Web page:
Through a partnership with 17 Girl Scout councils, Techbridge has developed five Girls Go Techbridge programs-in-a-box. The programs-in-a-box are a convenient, easy-to-use method of introducing girls to science and engineering concepts. The topics include Make It Green, Design Time, Power It Up, Engineers to the Rescue and ThrillBuilders. While engaging with the engineering design process girls learn about circuitry, soldering, potential and kinetic energy, and much more.
Major sources of funding come from foundations and corporate partners including the Gordon and Betty Moore Foundation, Stephen Bechtel Fund, Chevron, National Science Foundation, Amgen Foundation, Cisco Foundation, SanDisk Foundation, Google, and Paul Scammell Foundation.
Thirteen consecutive years of evaluations and a three-year longitudinal study from 2006-08 commissioned by the Gordon and Betty Moore Foundation have demonstrated the impact and success of Techbridge on increasing girls' skills, confidence and career interest in science, technology and engineering. Last year, 92 percent believe they work hard to try new things, 97 percent believe teamwork is good for solving problems, 94 percent believed that engineering is a good career for women, 94 percent knew more about different kinds of jobs, and 80 percent plan to take advanced math or science courses. Evaluation is conducted with pre- and post-program surveys, interviews, focus groups and observations with girls, teachers, role model visits and work site visits. A comparison group surveying girls not participating in Techbridge is also utilized. Techbridge's outside evaluator collects and analyzes data, synthesizes findings and makes recommendations. Techbridge staff also conduct regular observations of programs for formative evaluations. All of this ensures that there is continuous and lasting impact on the girls that participate in their programs.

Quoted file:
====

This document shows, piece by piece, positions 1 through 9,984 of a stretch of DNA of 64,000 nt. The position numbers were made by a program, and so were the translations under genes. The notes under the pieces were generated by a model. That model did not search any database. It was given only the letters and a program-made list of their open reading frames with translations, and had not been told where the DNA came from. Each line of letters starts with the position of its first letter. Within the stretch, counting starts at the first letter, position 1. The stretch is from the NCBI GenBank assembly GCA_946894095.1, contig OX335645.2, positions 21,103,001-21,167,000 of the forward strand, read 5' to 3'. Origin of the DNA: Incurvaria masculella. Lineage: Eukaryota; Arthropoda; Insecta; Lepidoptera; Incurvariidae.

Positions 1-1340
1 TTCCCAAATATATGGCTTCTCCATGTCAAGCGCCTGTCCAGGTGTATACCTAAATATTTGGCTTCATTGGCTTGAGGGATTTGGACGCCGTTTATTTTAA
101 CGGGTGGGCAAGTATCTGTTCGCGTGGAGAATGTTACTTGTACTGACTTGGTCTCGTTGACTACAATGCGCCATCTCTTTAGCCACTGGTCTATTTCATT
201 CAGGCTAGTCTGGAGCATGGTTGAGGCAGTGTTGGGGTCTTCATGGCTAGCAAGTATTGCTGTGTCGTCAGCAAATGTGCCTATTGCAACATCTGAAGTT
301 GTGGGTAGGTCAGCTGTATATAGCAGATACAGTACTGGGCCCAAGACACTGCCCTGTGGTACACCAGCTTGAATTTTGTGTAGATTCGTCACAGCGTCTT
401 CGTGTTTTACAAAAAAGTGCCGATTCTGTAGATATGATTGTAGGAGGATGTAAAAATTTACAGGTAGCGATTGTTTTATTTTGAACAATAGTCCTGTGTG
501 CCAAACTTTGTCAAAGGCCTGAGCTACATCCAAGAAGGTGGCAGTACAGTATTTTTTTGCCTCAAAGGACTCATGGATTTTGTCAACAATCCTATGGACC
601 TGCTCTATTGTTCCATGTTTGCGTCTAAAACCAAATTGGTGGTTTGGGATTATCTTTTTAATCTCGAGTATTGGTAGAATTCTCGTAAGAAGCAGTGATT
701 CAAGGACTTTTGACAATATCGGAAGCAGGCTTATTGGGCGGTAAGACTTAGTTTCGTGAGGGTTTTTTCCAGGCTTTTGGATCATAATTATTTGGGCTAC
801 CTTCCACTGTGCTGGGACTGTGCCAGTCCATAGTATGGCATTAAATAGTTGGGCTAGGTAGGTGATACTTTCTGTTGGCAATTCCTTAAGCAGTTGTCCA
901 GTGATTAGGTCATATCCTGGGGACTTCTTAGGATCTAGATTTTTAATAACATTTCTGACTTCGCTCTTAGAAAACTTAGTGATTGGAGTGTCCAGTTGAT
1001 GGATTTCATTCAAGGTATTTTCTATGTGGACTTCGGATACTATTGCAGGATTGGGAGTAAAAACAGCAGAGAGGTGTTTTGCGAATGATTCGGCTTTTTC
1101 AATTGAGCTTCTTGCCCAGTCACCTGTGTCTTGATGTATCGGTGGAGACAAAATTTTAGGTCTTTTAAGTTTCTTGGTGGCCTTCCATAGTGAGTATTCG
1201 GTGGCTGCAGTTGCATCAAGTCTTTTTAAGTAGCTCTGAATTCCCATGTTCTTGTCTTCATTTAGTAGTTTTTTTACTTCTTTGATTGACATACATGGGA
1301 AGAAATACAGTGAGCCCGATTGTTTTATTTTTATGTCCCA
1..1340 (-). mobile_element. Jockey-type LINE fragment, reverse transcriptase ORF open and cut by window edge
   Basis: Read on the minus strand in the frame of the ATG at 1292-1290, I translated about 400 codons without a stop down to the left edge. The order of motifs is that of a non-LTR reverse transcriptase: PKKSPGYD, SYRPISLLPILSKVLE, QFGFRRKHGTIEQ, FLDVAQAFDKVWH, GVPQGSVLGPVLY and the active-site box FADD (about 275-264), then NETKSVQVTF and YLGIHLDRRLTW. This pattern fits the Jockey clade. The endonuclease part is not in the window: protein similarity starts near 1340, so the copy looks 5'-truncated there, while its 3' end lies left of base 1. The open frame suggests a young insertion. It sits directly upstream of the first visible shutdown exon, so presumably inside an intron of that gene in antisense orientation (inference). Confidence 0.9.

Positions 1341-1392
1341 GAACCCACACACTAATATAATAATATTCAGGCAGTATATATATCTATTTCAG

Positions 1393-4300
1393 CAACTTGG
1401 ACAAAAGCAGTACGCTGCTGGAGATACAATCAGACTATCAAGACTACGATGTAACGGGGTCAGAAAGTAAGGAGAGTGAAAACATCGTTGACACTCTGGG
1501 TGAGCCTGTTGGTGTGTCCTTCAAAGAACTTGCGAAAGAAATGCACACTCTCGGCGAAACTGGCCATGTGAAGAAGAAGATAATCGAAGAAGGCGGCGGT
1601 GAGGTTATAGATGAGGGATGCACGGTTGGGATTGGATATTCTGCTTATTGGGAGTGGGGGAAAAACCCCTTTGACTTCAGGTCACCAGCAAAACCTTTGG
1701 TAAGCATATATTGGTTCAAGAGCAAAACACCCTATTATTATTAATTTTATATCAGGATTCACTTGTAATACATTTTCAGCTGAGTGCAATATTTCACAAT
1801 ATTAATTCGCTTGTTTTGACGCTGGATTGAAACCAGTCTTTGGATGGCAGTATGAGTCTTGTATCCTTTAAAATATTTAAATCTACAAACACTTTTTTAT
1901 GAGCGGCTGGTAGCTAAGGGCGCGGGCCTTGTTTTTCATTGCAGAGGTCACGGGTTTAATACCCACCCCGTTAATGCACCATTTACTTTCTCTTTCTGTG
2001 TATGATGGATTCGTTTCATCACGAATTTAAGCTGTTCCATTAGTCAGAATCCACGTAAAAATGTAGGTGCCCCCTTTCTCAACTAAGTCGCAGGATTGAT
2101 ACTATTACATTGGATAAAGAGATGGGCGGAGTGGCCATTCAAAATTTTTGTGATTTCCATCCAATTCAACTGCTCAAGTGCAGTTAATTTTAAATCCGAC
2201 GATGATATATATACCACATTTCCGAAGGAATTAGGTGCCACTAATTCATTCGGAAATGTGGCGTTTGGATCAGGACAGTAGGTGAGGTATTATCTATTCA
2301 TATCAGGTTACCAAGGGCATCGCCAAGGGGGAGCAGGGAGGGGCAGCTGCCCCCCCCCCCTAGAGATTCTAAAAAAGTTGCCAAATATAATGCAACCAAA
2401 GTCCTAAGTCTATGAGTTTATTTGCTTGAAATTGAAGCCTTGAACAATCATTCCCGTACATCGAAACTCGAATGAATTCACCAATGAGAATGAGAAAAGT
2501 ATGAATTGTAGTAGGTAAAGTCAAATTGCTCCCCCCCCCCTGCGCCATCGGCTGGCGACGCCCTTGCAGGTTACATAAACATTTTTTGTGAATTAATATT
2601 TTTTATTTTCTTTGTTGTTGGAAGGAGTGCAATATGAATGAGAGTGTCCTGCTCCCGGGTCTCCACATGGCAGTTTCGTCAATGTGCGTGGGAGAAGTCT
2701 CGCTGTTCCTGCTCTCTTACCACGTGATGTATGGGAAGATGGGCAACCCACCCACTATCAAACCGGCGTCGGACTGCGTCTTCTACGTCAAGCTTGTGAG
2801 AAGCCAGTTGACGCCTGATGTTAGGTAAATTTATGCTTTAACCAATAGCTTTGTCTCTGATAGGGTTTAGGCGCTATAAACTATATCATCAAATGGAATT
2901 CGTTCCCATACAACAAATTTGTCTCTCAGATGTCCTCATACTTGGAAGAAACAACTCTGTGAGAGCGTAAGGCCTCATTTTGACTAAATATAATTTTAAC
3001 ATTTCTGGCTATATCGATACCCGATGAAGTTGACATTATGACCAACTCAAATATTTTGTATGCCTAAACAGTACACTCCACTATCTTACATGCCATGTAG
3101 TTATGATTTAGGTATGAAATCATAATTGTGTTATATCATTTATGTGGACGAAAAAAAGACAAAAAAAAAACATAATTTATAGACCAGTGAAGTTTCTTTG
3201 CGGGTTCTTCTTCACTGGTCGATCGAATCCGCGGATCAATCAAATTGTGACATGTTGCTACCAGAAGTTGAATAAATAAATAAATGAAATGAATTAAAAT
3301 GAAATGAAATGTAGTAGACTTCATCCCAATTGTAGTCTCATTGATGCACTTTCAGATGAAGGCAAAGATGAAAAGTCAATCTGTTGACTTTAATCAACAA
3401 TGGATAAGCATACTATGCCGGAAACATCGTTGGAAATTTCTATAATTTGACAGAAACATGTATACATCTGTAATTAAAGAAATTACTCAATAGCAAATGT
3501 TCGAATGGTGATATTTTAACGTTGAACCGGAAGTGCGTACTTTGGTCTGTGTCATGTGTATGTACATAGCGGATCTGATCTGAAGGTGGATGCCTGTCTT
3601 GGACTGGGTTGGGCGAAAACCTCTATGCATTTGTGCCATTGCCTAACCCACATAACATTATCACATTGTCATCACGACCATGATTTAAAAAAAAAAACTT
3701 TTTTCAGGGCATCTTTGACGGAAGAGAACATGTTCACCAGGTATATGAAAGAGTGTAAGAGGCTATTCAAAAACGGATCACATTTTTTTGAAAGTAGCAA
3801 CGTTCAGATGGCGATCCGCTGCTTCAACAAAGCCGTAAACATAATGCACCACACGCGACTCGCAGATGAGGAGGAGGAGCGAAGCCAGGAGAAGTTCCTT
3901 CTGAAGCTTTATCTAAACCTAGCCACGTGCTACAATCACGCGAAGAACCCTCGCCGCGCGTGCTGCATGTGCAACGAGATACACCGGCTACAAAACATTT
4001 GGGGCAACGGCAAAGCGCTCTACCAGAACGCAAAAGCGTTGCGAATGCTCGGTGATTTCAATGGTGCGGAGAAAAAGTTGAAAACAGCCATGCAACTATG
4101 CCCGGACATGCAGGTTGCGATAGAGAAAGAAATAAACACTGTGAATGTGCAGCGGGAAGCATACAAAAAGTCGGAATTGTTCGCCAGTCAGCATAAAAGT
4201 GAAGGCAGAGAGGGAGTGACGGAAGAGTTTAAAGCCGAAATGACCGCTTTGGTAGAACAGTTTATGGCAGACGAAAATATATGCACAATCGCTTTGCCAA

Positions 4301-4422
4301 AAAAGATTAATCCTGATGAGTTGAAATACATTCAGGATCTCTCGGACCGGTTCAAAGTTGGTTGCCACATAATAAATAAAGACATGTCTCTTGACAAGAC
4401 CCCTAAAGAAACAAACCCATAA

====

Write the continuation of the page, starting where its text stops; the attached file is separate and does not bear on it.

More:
Advice for Success
What is a current challenge your program faces?
Our high schools girls have many competing commitments including part-time jobs, study groups for AP classes, prep classes for SAT exams, sports and family obligations. In light of this, we are working on a number of strategies to ensure that our high school programs recruit and retain effectively. We are reviewing the literature and studying other programs for older youth to ensure that our program model is relevant and best suited to their interests and needs. In addition, we are enlisting a group of high school girls to give their input to refresh the program at our high schools. We are also working closely with our teachers to develop recruitment action plans including working with current Techbridge students to advertise the program and bringing on teachers who have a broader reach to students at the school. Finally, we expect that creating a challenging high school curriculum that allows for our students to take on leadership roles will attract more students.
In order to sustain the impact of Techbridge, we are leveraging the partnerships and resources we have with our alumnae and serving as a resource when the girls are faced with decisions and challenges. We have developed a Salesforce database that will help us more effectively remain in contact and share resources with our alumnae, as well as facilitate networking across the girls so that they can support one another.